New Generations is a European platform that investigates the changes in the architectural profession ever since the economic crisis of 2008. They analyse the most innovative emerging practices at the European level, providing a new space for the exchange of knowledge and confrontation, theory, and production.
"Lively, surprising, full of personality: these three adjectives are the essence of Wunderkammer, a Milanese apartment in the Piola area where the magic is revealed in the details."
Elisa Zagaria, Elle Decor
"What makes the layout dynamic and interesting is the way in which the rooms, all different in size and finish, interact with each other, by virtue of "secret passages" which we had fun hiding in the fixed furniture elements set in the walls."
ATOMAA would not exist without the valuable collaboration with professionals, colleagues and even friends, all of whom leave an important trace in the realisation of our vision. Every person who joins our team, is not only valued as a highly skilled and talented collaborator, but is valued as an individual; as someone who becomes part of the writing of our narrative.
For the design of a prestigious apartment in Milan, the tiles of a new stone floor were designed and handmade by Venetian craftsmen. The challenge for these artisans was to create a floor tile which expressed the unique disorder found on site during demolition. Inserts of Thassos marble, irregularly positioned according to a rule, within a bed of white cement and Carrara marble chips, aims to recreate the image of the wooden laths which served as substructure for the original parquet floor.
Carlo Scarpa, Fondazione Showroom Olivetti, Venezia, 1957-58
In a world overwhelmed with digital development, we often find ourselves detached from the tactile experience, with only visual stimulation left to fulfil our aesthetic desires. At ATOMAA, we value the relationship between people and the materials which surround us. We believe that, with the careful selection of materials and with a hands-on approach during the production process, we can bring people back to the tactile world. Working with local artisans, we aim to bring praise to handcraft as a means of creating the narrative for each material we use.
Our material choices greatly depend on the project in question and remain sensitive and contextual while playing an integral role in defining the spaces we create. This focus on materiality has become a fundamental area of focus for us at ATOMAA and is one which allows us to bring people and architecture together.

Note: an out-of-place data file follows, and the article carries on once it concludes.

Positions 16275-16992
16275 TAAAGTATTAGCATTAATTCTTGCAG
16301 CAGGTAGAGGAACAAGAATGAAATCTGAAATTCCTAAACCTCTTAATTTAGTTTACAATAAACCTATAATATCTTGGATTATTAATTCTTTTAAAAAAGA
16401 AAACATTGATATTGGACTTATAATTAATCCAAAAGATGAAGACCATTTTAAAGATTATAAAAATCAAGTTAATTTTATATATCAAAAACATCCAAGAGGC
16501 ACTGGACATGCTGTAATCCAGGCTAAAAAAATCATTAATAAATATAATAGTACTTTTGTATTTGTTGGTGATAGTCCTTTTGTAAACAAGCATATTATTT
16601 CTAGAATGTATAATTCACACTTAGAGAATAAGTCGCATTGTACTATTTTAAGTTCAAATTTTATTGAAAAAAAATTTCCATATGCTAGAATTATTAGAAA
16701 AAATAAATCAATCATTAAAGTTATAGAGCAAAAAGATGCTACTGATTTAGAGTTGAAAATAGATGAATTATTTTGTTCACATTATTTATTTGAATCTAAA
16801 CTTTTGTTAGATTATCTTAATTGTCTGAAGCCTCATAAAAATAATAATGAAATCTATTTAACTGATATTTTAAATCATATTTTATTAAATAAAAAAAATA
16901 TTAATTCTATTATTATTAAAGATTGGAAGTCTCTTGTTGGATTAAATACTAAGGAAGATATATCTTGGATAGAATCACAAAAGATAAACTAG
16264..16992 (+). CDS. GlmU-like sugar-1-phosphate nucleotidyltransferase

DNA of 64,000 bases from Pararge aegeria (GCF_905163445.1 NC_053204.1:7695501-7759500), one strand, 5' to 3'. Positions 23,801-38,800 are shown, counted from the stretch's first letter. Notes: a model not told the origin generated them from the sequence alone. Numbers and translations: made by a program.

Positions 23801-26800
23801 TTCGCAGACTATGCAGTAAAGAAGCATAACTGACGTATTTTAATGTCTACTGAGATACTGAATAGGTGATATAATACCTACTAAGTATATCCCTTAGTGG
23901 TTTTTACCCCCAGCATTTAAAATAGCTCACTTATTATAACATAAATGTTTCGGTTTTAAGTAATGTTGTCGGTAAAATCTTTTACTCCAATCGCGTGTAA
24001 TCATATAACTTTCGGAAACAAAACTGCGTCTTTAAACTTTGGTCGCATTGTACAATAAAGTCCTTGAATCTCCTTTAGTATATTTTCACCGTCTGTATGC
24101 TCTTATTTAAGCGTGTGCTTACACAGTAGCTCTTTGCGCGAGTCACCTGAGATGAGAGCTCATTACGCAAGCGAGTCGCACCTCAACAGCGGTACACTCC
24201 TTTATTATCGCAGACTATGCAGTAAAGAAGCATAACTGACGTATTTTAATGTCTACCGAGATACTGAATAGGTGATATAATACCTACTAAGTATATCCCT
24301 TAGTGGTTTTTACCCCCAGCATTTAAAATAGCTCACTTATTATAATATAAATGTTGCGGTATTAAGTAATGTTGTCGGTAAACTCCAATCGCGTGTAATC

"Baroque stuccos and designer chairs, sowing floors and metal handrails: Asabesi and Atomaa rewrite the rules of the Italian design office." Rita Salerno, Elle Decor
"The project builds, through the design of all the oak furnishings, a series of (cor) correspondences between all the elements (mezzanines, stairs, bookcases, containers) going mainly to work on the perimeters, according to a principle of mutual necessity. " Asabesi, ATOMAA
The timber structure of the roof is complete and clad with local stone. The roof is composed of locally sourced traditional materials and building techniques. The stone tiled roof is very common in Val d‘Ossola and forms part of the vernacular architecture of the region. We believe that building and innovating should go hand-in-hand with tradition, and it is only then that the architecture seems to sit naturally in its context.
“The living area is divided into three different areas, one with fixed cupboards, one with sliding and tilting elements and one furnished unit. A high degree of flexibility allows the home to change depending on the time of the day and the use of natural light as well as the desired purpose of the individuals units.”
Work in progress in the countryside near Pistoia. The brick facade, paying homage to rural buildings in the area, is now complete. The facade is a tool to control privacy, ventilation, natural light and obtain open views to the landscape, without unnecessarily reinventing a ‘tried and tested’ solution. The decision was to make use of vernacular materials, building techniques and technologies of buildings present in the area.